Soapstone: Celebrating Women Writers
Soapstone provides grants to support ad hoc events and short-term study groups that introduce or offer the opportunity to delve into the work of women writers. All events and study groups are open to the public. Events are free of charge; there is a small fee for study groups, with scholarships available.
Small Grants to Support Events and Study Groups
The application process is simple and the time between applying and notification short.
Upcoming study groups:
The fee is $60; scholarships are available. The group is limited to 15. To register, send an email to firstname.lastname@example.org, and a check made out to Soapstone, 622 SE 29th Avenue, Portland, OR 97214.
Reading Claudia Rankine, a Study Group led by Sara Guest
January 21 / February 4 & 18 / March 4
Four Saturday mornings, 10 to 1
Friends Meeting House, 4312 SE Stark
Rankine’s voice is powerful, singular, and nuanced. When we look back at this time in the American history of literature and discourse, there's strong evidence that Rankine's work will be included in the reckoning. Her work has already received much recognition, including the National Book Critics Circle Award for Poetry and the Forward Prize in England; in September she received a MacArthur “Genius” grant. This study group will look closely at her two most recent poetry collections, Citizen: An American Lyric and Don't Let Me Be Lonely: An American Lyric.
There are many things to consider about these collections: their formal structures, their use of art as interstitial context and engagement, their definition of themselves as "American Lyric" and what this means in the context of each of those words independently as well as taken together, their publication as poetry when much of the material in them does not conform to traditional poetic rules or look/sound like other contemporary poetry, and the themes of these books--which are similar to each other, but also have distinct and interesting differences.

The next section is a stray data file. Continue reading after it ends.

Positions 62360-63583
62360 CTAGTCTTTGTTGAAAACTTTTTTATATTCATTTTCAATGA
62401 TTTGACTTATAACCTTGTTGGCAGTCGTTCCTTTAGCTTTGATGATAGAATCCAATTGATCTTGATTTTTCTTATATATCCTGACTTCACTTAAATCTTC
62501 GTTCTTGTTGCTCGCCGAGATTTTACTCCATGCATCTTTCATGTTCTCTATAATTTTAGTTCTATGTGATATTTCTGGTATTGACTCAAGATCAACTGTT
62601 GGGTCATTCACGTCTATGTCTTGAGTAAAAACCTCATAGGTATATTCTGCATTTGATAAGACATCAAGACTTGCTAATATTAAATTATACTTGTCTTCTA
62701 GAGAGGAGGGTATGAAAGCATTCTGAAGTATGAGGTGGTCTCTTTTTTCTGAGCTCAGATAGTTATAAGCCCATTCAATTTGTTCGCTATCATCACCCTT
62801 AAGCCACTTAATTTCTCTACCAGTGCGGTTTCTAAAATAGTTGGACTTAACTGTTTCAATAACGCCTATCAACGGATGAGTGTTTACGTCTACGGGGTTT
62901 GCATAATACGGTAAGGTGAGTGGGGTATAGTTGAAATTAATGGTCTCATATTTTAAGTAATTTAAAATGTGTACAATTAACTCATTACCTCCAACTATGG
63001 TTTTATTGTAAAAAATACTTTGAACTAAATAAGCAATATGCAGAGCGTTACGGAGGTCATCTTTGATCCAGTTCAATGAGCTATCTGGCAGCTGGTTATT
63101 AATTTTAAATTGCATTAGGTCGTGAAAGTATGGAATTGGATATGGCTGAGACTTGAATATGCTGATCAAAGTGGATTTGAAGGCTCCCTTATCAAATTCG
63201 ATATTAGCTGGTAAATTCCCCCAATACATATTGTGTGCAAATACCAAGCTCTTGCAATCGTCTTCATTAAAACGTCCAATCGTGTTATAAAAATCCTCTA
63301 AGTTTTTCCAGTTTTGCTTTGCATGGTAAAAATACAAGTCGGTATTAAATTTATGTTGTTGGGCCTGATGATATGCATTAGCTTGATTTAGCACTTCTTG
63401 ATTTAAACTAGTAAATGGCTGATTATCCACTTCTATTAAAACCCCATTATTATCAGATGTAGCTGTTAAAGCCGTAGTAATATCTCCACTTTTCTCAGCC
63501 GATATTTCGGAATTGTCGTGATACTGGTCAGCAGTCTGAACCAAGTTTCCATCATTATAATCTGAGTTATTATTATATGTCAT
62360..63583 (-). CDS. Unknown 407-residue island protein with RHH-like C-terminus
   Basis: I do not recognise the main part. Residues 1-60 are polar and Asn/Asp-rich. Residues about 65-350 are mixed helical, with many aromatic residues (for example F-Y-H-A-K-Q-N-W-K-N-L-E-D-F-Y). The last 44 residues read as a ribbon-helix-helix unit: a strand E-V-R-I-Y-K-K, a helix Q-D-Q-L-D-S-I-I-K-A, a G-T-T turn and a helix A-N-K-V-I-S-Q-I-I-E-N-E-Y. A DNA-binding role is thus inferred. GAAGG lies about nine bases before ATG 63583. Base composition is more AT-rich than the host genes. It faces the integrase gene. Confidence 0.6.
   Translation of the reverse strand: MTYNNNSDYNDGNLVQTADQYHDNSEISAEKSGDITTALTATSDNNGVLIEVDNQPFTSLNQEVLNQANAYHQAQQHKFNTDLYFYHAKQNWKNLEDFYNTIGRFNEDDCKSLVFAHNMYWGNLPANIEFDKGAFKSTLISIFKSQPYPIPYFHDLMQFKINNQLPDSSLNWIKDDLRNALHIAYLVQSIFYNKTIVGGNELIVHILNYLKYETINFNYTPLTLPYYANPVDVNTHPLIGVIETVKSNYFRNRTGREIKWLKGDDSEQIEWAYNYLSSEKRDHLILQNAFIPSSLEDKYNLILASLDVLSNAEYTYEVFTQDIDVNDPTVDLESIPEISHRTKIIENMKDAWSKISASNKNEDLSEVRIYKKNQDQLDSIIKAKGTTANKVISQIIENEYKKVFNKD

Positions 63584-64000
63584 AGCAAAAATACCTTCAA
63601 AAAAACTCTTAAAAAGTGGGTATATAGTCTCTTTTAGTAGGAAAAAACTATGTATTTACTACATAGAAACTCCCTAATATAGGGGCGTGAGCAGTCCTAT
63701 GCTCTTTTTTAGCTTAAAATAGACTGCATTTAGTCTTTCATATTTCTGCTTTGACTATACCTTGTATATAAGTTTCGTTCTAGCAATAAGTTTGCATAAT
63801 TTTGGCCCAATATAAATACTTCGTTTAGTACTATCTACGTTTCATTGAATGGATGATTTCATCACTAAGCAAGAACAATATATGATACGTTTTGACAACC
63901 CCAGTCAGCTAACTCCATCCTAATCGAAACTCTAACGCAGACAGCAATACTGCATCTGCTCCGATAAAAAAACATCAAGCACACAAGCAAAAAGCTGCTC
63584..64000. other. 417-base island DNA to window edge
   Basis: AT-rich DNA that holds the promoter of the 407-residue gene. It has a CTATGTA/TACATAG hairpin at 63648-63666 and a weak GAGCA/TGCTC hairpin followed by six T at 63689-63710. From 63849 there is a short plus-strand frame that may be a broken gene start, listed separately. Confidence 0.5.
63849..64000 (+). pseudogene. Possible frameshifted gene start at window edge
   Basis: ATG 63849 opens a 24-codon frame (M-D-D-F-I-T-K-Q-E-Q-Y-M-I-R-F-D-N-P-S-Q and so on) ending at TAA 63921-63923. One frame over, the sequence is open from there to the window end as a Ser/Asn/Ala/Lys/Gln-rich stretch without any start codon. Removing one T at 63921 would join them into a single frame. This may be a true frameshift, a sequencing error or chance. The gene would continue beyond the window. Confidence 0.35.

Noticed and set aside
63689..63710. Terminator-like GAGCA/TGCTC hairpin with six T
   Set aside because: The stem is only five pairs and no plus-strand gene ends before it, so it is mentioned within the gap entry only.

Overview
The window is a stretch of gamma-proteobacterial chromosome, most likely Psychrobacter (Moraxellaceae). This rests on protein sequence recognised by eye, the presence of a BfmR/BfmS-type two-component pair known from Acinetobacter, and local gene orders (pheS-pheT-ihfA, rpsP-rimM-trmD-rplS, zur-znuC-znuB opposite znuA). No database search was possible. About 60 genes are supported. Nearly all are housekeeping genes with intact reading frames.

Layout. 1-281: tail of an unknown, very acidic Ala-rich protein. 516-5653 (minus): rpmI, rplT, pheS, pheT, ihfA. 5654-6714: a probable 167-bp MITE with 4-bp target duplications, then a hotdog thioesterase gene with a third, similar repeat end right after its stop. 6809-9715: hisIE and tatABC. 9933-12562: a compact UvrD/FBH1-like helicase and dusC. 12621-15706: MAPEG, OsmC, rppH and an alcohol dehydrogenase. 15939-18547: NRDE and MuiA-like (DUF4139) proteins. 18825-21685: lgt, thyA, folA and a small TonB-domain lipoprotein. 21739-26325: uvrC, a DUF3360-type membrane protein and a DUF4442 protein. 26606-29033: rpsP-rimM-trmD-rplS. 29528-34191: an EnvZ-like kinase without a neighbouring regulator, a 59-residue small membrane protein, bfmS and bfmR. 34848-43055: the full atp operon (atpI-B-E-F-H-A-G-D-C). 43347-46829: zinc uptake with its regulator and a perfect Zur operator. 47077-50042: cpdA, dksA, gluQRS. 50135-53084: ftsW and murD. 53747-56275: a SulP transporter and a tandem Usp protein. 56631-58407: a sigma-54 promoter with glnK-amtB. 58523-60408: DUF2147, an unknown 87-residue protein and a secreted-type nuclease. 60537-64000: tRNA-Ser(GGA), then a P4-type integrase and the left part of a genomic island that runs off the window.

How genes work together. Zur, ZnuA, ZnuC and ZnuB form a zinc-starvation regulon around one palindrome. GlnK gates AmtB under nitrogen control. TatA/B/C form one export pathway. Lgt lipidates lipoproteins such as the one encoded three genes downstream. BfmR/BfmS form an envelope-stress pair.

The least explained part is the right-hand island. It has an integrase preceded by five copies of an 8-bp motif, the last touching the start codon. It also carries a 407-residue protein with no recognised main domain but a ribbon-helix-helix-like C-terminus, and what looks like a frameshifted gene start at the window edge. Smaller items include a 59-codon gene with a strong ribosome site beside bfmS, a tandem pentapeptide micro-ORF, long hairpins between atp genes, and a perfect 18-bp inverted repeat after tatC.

The study group would be a wonderful way to engage with contemporary texts that are relevant to our current conversations as Americans, especially those discussions that consider race and representation.
Sara Guest is a poet, essayist, facilitator, literary lecturer and careful reader. She has worked as a literature editor for Encyclopaedia Britannica and a producer for Harpo Studios and in various capacities as an editor or program, project or creative manager. She leads reading seminars with Literary Arts and the Portland Underground Graduate School and writing workshops with Write Around Portland.
Reading Leslie Marmon Silko
Led by Janice Gould
This study group is full; waiting list only.
The weekend of November 4-6
We’ll focus on Leslie Marmon Silko’s novel Ceremony, supplemented by her book of essays, Yellow Woman and a Beauty of the Spirit. Contemporary Native American written literature is often beholden to tribal oral traditions. Silko’s masterpiece, Ceremony, is a case in point. Drawing on stories and concepts from both Pueblo and Navajo sources, and using the modernist device of the novel, Silko crafts a complex tale about the power and endurance of ceremony. We will explore this novel’s themes and structure. Is Ceremony a novel about identity? Is it an anti-war novel? Is it an ecological argument, a plea for the environment? Is Ceremony still a relevant piece of fiction? Silko’s first book of essays, Yellow Woman and a Beauty of the Spirit provides us with some details about Silko’s life and helps us understand some of her thoughts as a writer, and as a mixed-blood woman of Native American (Laguna Pueblo) descent.
Friday, November 4, from 6:30 to 9:30
Saturday, November 5 from 10 to 3
Sunday, November 6, from 2:30 to 6:30
Friends Meeting House, 4312 SE Stark.
Janice Gould is a poet and writer of Native American (Koyoonk'auwi) descent: “Silko was one of the first Native American authors I read, after reading N. Scott Momaday’s Pulitizer Prize-winning novel, House Made of Dawn. Silko’s short stories were familiar and approachable, contemporaneous. With humor and pathos, she draws a picture of Native American village life—of extended families, day-to-day work and activities, the importance of the natural world, and the presence of the oral tradition—stories and gossip, songs and prayers. While I grew up in California and not in New Mexico, I could still appreciate Silko’s sense of connection to place, and especially to the arid, rural landscape of her homeland. Silko’s novel Ceremony spoke to me powerfully; I read it while my mother was dying of cancer. It seemed to express the feelings of anomie, loss, and disorientation I felt during that time as I cared for my mother, and yet the message of love and connection permeated the novel too, and gave me solace. For this, and for other reasons, I have always loved this work.”
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